Injuries force Pats to play without starters Neal, Kaczur

Updated: December 28, 2007, 9:35 PM ET
By Len Pasquarelli | ESPN.com

The New England Patriots will attempt to complete the NFL's first 16-0 regular season on Saturday minus the starting right side of their offensive line.

Guard Stephen Neal (shoulder) and tackle Nick Kaczur (foot) were downgraded by team officials to "out" for the prime-time matchup against the New York Giants.

The absences of the two offensive linemen are significant because the Giants lead the NFL in sacks, with 52, and New York players maintained this week that a key to slowing the top-ranked New England offense will be mounting a pass rush on Patriots' quarterback Tom Brady.

Seven-year veteran Russ Hochstein, who has filled in for Neal in the past, will start at right guard. Saturday will mark the eighth game Neal has missed this year. The likely starter at right tackle is second-year veteran Ryan O'Callaghan, who has not started at all this season, but who did start six games at right tackle in 2006.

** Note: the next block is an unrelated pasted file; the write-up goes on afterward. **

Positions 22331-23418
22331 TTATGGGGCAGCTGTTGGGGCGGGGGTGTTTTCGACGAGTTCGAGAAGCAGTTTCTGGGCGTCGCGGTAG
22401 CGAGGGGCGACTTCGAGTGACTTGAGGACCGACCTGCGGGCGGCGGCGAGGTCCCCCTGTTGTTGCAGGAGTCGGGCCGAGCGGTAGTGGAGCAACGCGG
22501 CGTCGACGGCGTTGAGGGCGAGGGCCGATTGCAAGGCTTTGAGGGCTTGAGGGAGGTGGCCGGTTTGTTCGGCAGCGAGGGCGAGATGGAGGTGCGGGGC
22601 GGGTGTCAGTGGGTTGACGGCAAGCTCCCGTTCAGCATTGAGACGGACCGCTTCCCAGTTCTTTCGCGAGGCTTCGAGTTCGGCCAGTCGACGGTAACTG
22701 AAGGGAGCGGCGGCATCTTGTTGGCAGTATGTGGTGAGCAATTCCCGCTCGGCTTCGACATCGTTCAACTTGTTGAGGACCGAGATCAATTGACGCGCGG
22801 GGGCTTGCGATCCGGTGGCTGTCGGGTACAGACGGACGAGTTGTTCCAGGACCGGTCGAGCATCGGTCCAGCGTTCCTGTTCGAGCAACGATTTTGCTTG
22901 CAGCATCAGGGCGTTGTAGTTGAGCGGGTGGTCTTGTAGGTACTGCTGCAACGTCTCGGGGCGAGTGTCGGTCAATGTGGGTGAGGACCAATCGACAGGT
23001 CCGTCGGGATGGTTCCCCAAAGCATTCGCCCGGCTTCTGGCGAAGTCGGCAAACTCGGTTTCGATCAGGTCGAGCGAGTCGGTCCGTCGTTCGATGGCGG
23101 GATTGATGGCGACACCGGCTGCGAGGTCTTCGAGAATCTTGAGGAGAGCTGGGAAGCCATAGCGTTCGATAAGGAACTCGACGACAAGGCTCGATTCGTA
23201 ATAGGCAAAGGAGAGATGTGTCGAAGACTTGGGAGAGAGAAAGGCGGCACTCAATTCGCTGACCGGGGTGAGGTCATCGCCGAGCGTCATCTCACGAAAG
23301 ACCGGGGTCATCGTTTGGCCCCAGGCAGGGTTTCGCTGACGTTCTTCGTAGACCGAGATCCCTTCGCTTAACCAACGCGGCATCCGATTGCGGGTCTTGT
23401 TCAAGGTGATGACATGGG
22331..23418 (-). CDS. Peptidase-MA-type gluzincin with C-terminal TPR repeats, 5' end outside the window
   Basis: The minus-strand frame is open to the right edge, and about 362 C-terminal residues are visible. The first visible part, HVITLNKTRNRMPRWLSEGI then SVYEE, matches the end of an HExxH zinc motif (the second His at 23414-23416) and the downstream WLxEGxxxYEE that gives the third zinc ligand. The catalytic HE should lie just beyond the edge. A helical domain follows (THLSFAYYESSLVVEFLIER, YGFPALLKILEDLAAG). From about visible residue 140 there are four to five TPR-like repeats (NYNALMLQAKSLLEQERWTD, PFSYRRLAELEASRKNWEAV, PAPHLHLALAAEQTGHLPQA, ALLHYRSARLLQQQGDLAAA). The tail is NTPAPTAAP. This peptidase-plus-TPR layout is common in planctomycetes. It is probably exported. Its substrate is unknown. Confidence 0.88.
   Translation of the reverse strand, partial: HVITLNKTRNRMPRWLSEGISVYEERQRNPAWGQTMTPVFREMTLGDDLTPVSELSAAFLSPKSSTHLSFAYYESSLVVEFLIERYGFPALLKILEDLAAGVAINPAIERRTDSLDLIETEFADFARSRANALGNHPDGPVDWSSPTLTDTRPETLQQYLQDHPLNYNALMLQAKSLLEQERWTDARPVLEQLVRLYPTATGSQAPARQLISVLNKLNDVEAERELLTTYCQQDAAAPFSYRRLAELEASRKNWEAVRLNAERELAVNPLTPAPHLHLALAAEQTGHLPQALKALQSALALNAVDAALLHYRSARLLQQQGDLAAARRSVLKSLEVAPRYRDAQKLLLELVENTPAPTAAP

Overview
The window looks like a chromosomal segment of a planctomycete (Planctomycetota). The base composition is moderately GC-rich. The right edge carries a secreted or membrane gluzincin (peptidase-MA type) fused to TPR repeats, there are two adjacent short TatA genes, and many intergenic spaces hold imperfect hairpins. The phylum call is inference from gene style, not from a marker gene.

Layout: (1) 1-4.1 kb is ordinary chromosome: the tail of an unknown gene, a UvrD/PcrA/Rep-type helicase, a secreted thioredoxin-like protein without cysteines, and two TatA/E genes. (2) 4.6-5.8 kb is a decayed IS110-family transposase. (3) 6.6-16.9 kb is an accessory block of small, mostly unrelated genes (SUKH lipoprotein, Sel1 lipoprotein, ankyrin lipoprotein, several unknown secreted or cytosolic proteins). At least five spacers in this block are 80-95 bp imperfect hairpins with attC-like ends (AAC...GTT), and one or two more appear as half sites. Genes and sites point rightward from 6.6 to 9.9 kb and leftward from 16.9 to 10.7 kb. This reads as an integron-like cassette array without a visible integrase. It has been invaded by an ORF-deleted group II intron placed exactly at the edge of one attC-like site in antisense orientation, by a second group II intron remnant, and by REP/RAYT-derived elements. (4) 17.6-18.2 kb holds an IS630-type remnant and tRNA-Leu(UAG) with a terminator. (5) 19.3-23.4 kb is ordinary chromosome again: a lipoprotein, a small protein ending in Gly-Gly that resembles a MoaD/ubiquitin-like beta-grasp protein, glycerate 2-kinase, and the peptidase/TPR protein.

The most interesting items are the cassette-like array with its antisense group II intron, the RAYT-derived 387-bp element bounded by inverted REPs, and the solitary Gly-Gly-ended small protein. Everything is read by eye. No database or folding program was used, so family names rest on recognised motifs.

O'Callaghan could play a key role on Saturday, since he will be matched against Giants left defensive end Michael Strahan, one of the leading sackers of all-time. A 15-year veteran, Strahan has 141 career sacks, including nine quarterback takedowns this season. Since he sometimes moves inside to tackle in obvious passing situations, it is possible that Strahan will be matched against Hochstein on some occasions.

This is the first game that Kaczur will have missed this season.

Brady has been sacked only 20 times in 15 games.

In addition to Kaczur and Neal, the Pats also ruled out tight end Kyle Brady (foot), cornerback Willie Andrews (elbow) and running back Kyle Eckel (stomach). With tight end Benjamin Watson also ailing, New England may have to play shorthanded at the position for a second straight week.

Losing Andrews will impact the Patriots' special teams, since he is on every kicking unit. The Patriots signed cornerback Antwain Spann from their practice squad and he could see action on special teams.

Len Pasquarelli is a senior writer with ESPN.com.